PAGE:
FBI Pressured Agent to Justify Violence

A May 2, 1995, New York Times article, "FBI agent at Waco says bureau pressured him on Koresh reports," said that the FBI agent in charge of analyzing David Koresh and recommending a course of action was pressured by superiors to justify a violent attack on the Davidians.

Peter Smerick, the FBI's lead criminal analyst and profiler of Koresh, has broken his silence to charge that bureau officials pressured him into changing his advice on how to resolve the situation without bloodshed.

Smerick, now retired from the bureau and working as a consultant in the Washington area, said he had counseled a cautious, non-confrontational approach to Koresh in four memos written from Waco for senior FBI officials between March 3 and March 8, 1993.

But he was pressured from above, Smerick says, as he was writing a fifth memo March 9. As a result, that memo contained subtle changes in tone and emphasis that amounted to an endorsement of a more aggressive approach against the Davidians.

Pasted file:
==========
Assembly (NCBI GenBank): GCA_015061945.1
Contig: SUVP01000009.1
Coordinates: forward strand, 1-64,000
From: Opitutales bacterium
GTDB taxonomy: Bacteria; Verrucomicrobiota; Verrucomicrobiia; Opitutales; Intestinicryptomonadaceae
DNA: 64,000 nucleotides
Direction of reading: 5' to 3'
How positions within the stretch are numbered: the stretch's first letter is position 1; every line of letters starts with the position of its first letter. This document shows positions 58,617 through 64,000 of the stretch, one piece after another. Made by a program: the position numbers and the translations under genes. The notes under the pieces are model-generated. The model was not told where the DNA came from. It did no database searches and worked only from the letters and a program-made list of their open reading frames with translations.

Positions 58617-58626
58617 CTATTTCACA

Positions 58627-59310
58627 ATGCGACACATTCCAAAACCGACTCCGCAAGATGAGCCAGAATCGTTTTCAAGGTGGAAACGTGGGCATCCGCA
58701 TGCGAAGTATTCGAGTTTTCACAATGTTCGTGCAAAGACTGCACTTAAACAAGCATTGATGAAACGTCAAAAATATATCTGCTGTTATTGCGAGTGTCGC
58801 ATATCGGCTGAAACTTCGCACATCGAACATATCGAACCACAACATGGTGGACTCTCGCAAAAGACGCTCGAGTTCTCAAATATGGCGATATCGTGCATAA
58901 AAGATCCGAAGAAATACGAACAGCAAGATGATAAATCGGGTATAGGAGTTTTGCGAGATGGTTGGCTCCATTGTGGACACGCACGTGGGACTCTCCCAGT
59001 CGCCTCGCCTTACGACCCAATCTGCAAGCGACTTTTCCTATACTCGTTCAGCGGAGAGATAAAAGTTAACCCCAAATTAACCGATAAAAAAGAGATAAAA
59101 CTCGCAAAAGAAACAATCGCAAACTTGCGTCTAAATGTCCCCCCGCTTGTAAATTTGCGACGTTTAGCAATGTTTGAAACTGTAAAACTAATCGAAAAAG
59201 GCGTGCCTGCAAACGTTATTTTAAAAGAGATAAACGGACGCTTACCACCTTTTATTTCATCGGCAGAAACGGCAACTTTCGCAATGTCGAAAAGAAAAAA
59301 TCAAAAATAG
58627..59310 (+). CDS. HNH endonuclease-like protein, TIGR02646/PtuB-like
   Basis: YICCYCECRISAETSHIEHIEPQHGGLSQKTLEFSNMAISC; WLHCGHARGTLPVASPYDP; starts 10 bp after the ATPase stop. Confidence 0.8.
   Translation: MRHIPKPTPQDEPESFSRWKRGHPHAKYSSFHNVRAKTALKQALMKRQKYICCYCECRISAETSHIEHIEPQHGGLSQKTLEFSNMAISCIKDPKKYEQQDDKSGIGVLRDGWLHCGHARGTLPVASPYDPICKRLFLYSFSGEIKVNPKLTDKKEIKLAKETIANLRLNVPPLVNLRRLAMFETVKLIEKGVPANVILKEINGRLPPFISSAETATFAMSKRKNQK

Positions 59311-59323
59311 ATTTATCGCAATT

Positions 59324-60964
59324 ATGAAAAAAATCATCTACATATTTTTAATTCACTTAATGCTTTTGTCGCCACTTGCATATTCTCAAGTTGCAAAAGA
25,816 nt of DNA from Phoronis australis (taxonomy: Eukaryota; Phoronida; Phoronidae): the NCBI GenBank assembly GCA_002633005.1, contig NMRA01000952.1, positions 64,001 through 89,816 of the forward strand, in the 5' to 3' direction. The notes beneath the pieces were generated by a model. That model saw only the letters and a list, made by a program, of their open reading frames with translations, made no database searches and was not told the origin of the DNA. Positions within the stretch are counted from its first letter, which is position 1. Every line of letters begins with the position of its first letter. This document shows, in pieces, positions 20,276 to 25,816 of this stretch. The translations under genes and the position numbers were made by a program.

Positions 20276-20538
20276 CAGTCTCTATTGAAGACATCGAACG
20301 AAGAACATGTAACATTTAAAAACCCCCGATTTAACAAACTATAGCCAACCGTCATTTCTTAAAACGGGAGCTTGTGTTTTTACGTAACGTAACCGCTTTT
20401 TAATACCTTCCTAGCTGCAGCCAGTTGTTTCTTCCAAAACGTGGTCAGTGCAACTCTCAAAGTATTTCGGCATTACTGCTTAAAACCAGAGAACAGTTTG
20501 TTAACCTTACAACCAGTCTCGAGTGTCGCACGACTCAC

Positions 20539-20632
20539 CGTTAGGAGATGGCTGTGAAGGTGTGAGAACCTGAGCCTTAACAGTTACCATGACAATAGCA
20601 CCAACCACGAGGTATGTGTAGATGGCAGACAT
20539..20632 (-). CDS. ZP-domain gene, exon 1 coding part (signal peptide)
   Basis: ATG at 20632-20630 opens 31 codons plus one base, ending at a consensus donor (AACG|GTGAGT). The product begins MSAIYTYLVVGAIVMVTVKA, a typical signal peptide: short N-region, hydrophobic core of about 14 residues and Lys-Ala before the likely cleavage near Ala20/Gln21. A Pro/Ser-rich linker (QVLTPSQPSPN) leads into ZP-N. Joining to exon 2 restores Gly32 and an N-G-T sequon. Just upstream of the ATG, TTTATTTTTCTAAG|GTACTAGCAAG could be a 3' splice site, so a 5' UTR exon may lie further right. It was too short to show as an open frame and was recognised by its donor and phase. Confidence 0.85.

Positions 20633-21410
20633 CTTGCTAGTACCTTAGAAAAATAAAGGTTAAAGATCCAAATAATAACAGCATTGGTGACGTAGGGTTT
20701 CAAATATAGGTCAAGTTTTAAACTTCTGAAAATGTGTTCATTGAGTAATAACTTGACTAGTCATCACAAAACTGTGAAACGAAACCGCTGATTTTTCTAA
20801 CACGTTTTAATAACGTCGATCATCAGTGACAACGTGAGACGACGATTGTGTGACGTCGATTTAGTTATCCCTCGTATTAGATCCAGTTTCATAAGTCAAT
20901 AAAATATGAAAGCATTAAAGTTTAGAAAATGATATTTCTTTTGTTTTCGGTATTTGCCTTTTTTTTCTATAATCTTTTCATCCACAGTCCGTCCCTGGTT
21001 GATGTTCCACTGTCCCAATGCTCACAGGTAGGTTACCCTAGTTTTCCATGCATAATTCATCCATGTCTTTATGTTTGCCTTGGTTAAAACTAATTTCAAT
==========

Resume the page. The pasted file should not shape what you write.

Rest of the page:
At the time of Waco, Smerick was a senior agent from the bureau's Behavioral Science Center in Quantico, Va. He was in Waco from March 2 to March 17, the standoff's crucial early period when the FBI's strategy was still evolving.

Smerick wrote psychological profiles of Koresh ... While pressure tactics might work in typical hostage situations, Smerick advised, such a strategy when dealing with a charismatic zealot like Koresh, "if carried to excess, could eventually be counter-productive and could result in loss of life."

The warning was clear: Confront Koresh at your peril. But FBI officials not only rejected this advice, they sought to get Smerick to change it.

Senior FBI officials had complained the first four memos counseling caution "were tying their hands," Smerick said ... At that point, Smerick said, he realized his viewpoint was being sanitized. "You don't have to be hit with a two by four to get message they want their own input on memos coming up," he said.

As a result, he adopted a get-tough approach in his March 9 memo and downplayed caution. Since talks had met with limited success, the memo said, "other measures" should be employed, such as turning utilities on and off, moving agents and equipment outside the Davidians' house around suddenly and cutting off negotiations.

Smerick said he left Waco in disgust after writing the fifth memo rather than see his work compromised.

The following month the memo emerged as a key ingredient in the factors Reno weighed in deciding to back the FBI's gas-insertion plan.